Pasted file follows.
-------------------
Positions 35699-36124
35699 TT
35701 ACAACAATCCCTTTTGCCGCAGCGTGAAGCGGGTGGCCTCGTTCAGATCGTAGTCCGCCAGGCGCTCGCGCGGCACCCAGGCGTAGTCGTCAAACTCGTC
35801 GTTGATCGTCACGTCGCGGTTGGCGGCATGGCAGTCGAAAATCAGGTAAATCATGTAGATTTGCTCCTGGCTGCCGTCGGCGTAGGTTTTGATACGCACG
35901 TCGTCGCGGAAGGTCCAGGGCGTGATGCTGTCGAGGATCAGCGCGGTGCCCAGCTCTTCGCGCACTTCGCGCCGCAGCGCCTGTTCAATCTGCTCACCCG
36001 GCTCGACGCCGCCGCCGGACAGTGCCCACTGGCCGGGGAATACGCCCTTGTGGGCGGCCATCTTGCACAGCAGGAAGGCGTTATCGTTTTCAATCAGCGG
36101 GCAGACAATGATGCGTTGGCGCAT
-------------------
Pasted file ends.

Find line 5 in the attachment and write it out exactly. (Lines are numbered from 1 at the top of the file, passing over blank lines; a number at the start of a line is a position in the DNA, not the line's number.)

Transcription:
35901 TCGTCGCGGAAGGTCCAGGGCGTGATGCTGTCGAGGATCAGCGCGGTGCCCAGCTCTTCGCGCACTTCGCGCCGCAGCGCCTGTTCAATCTGCTCACCCG